• Sales training. More than likely, your team needs this. However, your team needs a manager to hold them accountable, ensure that training isn’t just there to make people feel good, and that the company is buying into what the trainers are teaching.
  • A new manager. Maybe that is it. If the manager runs a better pipeline meeting than the above. But it’s not even a basic standard to run a decent pipeline review, which is one of the reasons people like me exist. Simple entropy.
  • A new comp or incentive plan. Look, drugs are a problem in prison. Why? Because people have time to think about how to get them. Comp plans are the same. Give someone motivated enough time to figure out how to game it, and they will. A new comp plan won’t give you a clearer forecast.

Let’s look at what does work. And yes, it looks, feels and sounds like blunt force trauma.


Here’s what a pipeline review will certainly sound like early on, and what it should sound like after a few months.

First 2-3 times you try this:

VP: “John, let’s talk about the ACME deal.”

John: “Okay.”

VP: “You have this scheduled to close in 30 days.”

John: “Yes.”

VP: “Why?”

John: “They said it looked really good, and we had already done the demo, so obviously we are going to propose next week.”

VP: “But have they said they want to work with us?”

John: “I mean, I feel really good about this?”

VP: “Yes, but did they say they want to work with us?”

John: “It’s complicated. The director really likes us and says she feels good about our product.”

VP: “Okay, so you don’t know. Let me ask you this. Is there a compelling reason why they need our product?”

John: “I mean, of course. They wouldn’t have had the meetings they have had if there weren’t a need.”

VP: “Do you know what that need is?”

John: “I mean, everyone who meets with us loves our tech, the user interface, and everyone wants to grow, which we help them do.”

VP: “So you don’t really know what their key issues are, who is impacted by them, or a timeline, do you?”

John: “Look, I’m out in the field. It’s not that simple.”

VP: “Actually, it is. Let me ask you this. What is the highest level person you’ve met with?”

John: “Our champion, Sarah, is a director.”

VP: “Have you met with anyone at the VP level?”

John: “Her boss was on a call a month ago, but dropped off early.”

VP: “Have you had any conversations with that boss?”

John: “Just that one.”

VP: “We’re kicking this deal back to 90 days. You’re nowhere near closing it. You need to find a compelling issue they are committed to solving, you need buy-in from multiple levels, and you need to get a conceptual agreement around our solution and price point. Then we can talk.”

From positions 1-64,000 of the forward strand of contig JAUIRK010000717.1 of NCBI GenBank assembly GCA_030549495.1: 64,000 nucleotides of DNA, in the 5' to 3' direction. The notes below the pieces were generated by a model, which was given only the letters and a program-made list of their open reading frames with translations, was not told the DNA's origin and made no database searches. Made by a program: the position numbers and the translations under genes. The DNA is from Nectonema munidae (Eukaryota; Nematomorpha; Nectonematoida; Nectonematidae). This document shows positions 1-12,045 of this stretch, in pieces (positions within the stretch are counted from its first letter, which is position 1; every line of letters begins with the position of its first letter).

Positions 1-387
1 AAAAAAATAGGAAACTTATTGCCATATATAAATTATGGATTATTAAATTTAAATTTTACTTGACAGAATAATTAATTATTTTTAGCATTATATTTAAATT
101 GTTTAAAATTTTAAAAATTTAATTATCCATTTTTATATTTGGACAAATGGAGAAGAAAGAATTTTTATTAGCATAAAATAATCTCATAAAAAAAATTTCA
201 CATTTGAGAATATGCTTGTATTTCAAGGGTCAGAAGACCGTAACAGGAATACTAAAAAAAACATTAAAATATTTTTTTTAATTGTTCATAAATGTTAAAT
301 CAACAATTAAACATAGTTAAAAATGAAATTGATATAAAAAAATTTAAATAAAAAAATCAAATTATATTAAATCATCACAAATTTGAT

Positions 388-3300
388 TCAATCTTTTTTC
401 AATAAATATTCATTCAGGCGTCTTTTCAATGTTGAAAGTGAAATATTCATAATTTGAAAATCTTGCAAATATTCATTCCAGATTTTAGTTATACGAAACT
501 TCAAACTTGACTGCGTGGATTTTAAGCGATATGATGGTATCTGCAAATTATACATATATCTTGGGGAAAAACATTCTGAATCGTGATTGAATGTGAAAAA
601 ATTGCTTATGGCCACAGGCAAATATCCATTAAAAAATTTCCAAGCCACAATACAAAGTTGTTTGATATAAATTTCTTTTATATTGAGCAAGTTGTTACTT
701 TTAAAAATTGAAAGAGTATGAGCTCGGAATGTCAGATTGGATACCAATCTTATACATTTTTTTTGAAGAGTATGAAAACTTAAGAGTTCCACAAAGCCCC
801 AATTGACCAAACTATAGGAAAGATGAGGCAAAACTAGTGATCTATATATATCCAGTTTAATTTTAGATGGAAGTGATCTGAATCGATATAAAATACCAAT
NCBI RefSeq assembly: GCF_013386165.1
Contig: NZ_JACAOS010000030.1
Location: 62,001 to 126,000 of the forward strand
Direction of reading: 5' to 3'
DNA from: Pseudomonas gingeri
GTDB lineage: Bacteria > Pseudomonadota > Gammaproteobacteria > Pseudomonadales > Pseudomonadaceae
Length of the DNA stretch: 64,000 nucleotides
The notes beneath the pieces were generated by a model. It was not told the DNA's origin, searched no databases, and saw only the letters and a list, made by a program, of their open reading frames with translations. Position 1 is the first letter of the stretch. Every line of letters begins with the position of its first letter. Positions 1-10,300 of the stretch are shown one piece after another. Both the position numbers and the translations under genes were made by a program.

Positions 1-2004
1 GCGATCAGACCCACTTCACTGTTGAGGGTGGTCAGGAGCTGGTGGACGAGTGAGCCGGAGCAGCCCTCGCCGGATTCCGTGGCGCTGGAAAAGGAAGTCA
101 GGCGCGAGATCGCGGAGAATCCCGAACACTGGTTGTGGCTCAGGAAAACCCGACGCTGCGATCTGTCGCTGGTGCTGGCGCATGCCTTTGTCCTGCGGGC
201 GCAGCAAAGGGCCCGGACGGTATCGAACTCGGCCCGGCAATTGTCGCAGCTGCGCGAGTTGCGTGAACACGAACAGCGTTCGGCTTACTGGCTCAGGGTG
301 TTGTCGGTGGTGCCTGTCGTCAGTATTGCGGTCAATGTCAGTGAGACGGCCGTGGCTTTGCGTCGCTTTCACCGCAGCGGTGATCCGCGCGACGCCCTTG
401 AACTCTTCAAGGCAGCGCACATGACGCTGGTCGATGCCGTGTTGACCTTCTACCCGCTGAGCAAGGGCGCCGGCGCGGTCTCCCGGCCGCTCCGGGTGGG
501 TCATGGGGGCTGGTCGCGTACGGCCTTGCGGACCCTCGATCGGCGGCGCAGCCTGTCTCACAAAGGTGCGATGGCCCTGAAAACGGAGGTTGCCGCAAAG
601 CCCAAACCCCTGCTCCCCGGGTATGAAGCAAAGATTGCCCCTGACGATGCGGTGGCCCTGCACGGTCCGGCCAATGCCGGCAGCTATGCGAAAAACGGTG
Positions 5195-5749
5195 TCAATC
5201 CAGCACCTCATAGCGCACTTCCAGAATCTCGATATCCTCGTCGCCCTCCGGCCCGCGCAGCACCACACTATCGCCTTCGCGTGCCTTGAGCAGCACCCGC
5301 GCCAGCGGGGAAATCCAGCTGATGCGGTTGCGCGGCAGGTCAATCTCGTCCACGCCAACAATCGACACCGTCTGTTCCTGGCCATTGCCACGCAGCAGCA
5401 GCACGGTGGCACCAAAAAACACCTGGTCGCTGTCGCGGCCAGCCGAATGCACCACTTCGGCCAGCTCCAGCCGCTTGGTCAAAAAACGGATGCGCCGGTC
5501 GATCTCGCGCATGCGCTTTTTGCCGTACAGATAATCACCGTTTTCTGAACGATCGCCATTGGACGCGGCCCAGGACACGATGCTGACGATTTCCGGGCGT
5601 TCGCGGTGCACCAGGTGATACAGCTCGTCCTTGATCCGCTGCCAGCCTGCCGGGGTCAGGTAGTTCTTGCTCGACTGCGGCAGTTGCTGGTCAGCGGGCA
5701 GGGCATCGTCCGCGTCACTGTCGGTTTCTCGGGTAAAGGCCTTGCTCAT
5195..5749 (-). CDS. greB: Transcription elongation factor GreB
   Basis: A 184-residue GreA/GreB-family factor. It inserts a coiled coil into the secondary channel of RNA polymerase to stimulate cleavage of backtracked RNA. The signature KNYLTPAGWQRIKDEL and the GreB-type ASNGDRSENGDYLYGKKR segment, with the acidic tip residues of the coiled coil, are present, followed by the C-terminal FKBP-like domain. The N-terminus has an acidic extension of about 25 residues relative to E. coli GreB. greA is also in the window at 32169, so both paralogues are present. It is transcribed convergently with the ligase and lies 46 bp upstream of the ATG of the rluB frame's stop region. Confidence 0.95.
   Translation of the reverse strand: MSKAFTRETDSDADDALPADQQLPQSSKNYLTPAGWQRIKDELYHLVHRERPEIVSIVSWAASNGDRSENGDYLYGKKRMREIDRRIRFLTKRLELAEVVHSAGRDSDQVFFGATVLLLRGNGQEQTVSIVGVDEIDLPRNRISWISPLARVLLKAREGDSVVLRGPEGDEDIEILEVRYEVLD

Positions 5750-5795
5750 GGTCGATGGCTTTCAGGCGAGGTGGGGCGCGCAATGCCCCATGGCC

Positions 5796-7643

That usually doesn’t happen. But if it does enough – that sort of tough love – then the below can happen.

VP: “John, let’s talk about the ACME deal.”

John: “Okay.”

VP: “You have this scheduled to close in 30 days.”

John: “Yes.”

VP: “You found it via cold outreach by your SDR, Damon.”

John: “Yes, Damon uncovered some surface issues ACME’s been having, and got me a meeting with their director of martech. We met, confirmed this needed to involve the VP, and they confirmed what we learned in our meeting with the director. We started this process 2.5 months ago, and they need a solution in place before quarter end. We’ve discussed money, it’s there, and the people who need to be involved have been.”

VP: “So budget discussion?”

John: “Yes, with their head of finance. They know the solution will be roughly 167k and they’re good with that.”

VP: “Got it. Why do they need this? What’s so important?”

John: “They’ve been losing ground to a key competitor, and it’s impacting their ability to raise their next round of funding. The solutions they’ve tried have not worked, and they are planning to start raising their B round in 9 months. This should give them time to get our product in, show some traction to investors, and allay concerns. It’s a big initiative, and their CFO and CEO have been involved in discussions. They’ve said, ‘We need this to work.’”

VP: “Competition?”

John: “They looked at XYZ, who can do this, but don’t feel they have the domain expertise we do. They have said explicitly they want to work with us. They can’t afford for this to not work.”

VP: “So what’s the next step?”

John: “We meet a week from Friday to go over the scope of work to ensure we are both on the same page. Finance and martech will be there. After that meeting, we go into contracting.”

That’s the kind of information worthy of a quantifiable forecast. Finance can use that sort of material.

And frankly, finance should be in these meetings asking tough questions.

This is the sort of work that needs to be done every month in B2B companies. These sorts of pipeline reviews develop reps, build trust between sales and finance, and give the rest of the company a clear picture of what’s really going to hit.

Finance should sit in, and frankly, this should be open to others in the company who have a stake in the outcome. Clarity is too important.

This isn’t a place for people to get their needs met. It’s not a place for them to tell us how hard they’re working, how tough it is out there, or what they did last period. This is a place for truth, good, bad, or ugly.

And when we have that, everyone can adjust our expectations accordingly.

Like the release date. The Top Gun: Maverick movie poster release date should read, “Finally.”






Want to know more about getting sales and the forecast on track?

Email me at to get clarity on your pipeline, process and people management.

Adam Boyd